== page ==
This time, rather than ignore the issue and just assume it was part of being a guy, I asked a counselor friend what he thought I should do. He said it sounded like it could be some unresolved trauma and suggested I see a different kind of counselor, one trained to deal with trauma. I didn’t want to. I mean, how many counselors do I need? What kind of a mess am I? But I went anyway.
Related: When Is Professional Help Needed in Porn Addiction Recovery?
I won’t go into details, but this counselor did things that were completely different than I’d experienced before, and we did discover some past trauma I’d chalked up to as no big deal. I was taught some new tools I’d never heard of before, and within a couple of months, the temptation to escape largely vanished.
I am not suggesting that everyone should go get treatment for trauma, though some may find that helpful. My point is, we don’t have to “live with it,” whatever “it” happens to be that drags us down. These examples are about getting help from professionals, but I’ve learned tips and tricks from friends that have been just as helpful. I could describe all of those as well, but you get the point.
What’s keeping you from a more fulfilling life?
What one small change would make a big difference in our purity and overall happiness? How long are we living well below our potential because we don’t want the bother seeking help from someone who knows how to help us?
A small thing that weighs us down over several years adds up to a significant reduction in our quality of life. I would never have guessed I needed more vitamin B to feel awake. I didn’t know that EMDR existed, much less that it could help me. In my purity journey I have sought the help of others many times, each time gaining new insights and a better life as a result. I’m sure there are more to come, and I, for one, will take advantage of them.
What are you willing to do to have a more fulfilling life?
Excellent article John…..Wow, I can think of so many traumas, I need smelling salts as after shave (smile). I forgave those that have wronged me and have gotten away from others that remind me (if that makes sense). I have had a pretty much see-saw battle for several years since I really started trying to combat this problem. After reading what an addict is, I would not say I am a full blown addict, but when I give in to the temptation to lust it does become a formidable force. I am combating this different this time by giving up many things like smartphones, internet availability by blocking my access during days of the week I am alone in the house and job opportunities that would put me in areas I don’t feel I would be strong around. Yeah, I guess it’s like cleaning that wound, sometimes the treatment hurts but hopefully the pain will subside as the healing takes place. I am glad I have done this and I have thought about cutting the internet all together, we’ll see(?)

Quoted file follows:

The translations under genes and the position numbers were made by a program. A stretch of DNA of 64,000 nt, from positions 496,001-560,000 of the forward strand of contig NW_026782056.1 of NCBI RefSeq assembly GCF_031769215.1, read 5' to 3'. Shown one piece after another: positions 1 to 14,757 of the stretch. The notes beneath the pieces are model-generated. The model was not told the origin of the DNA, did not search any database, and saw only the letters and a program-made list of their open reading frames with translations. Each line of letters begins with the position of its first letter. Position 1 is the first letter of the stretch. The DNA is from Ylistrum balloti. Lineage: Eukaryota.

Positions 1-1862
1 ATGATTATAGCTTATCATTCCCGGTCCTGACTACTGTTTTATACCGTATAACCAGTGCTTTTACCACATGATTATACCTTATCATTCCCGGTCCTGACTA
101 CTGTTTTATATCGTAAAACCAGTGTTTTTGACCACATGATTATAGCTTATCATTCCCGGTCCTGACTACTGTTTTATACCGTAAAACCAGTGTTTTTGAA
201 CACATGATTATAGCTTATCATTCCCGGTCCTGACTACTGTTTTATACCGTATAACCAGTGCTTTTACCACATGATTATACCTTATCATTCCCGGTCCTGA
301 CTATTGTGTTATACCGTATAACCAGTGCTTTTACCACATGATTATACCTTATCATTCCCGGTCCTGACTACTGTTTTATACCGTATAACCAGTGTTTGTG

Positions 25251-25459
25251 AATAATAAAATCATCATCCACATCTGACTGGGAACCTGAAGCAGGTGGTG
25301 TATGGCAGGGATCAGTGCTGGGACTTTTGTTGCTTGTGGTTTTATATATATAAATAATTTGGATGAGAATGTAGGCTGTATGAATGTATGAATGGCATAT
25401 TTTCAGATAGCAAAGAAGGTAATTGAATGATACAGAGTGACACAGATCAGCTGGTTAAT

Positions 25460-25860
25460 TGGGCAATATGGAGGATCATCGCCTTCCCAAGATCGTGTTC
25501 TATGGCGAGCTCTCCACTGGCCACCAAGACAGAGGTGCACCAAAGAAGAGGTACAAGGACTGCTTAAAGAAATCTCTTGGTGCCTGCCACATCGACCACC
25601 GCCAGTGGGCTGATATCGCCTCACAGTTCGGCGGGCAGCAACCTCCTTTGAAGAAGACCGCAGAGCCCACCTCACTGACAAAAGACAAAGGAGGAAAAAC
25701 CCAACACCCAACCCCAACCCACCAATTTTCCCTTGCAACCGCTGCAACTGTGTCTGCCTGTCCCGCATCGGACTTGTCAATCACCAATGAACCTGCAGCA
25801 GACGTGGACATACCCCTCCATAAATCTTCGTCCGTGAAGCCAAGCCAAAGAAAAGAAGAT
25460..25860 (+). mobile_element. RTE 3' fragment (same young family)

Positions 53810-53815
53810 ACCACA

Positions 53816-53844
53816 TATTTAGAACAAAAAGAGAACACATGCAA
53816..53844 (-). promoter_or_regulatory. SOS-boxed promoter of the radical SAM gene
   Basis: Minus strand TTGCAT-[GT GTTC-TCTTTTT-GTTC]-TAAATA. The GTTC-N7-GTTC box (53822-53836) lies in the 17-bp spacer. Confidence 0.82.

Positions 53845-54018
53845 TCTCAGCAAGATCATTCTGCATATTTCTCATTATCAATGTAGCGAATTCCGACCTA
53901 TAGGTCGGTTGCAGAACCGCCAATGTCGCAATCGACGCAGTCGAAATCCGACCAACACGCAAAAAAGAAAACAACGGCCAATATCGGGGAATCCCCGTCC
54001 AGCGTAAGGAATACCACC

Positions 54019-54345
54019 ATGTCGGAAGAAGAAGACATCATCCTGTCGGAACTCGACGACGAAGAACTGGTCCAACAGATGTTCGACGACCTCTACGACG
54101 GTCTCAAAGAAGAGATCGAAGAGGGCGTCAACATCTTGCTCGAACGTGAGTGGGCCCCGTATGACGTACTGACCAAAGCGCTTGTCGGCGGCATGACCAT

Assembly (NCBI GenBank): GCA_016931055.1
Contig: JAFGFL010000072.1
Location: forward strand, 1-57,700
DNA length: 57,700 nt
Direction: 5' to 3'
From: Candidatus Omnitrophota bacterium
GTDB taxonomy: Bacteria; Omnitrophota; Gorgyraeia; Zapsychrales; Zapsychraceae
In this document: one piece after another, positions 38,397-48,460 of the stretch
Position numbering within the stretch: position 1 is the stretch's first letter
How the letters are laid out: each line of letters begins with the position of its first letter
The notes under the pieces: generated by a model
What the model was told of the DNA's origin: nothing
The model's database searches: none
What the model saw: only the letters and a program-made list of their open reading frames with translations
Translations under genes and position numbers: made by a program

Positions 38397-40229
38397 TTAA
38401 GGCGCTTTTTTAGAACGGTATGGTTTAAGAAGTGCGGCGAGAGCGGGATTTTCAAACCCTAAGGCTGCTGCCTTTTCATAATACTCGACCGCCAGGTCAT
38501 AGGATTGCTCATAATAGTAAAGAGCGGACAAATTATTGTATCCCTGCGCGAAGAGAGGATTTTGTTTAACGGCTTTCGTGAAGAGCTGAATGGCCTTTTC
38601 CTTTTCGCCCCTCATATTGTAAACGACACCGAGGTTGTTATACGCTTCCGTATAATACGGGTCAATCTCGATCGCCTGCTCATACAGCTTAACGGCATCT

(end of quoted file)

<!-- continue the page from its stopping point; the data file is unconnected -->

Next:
I have been two months solid (porn & masturbation free). I want a year to even begin to start bragging, but each day is an accomplishment and The Lord’s grace to give me strength is an answered prayer. To go without both porn and masturbation for this long encourages me and I feel a sense of real strength I never felt before. When you spoke about those times of the year where we tend to struggle a little more, that really spoke to me. I was like “yes, I have them too!” The longest I have ever went was about 90 days, but that was only without porn. What I have accomplished so far is the longest I have ever gone without both and I don’t feel as tempted as when I first started, yet I fear those times of the year that may come back to check the walls of my defense.
Again, nice article and I think I will get my vitamin B checked too (smile).
This is a wonderful article. Just wanted to tell you that I have used EMDR too, and it has helped
Thanks for all you do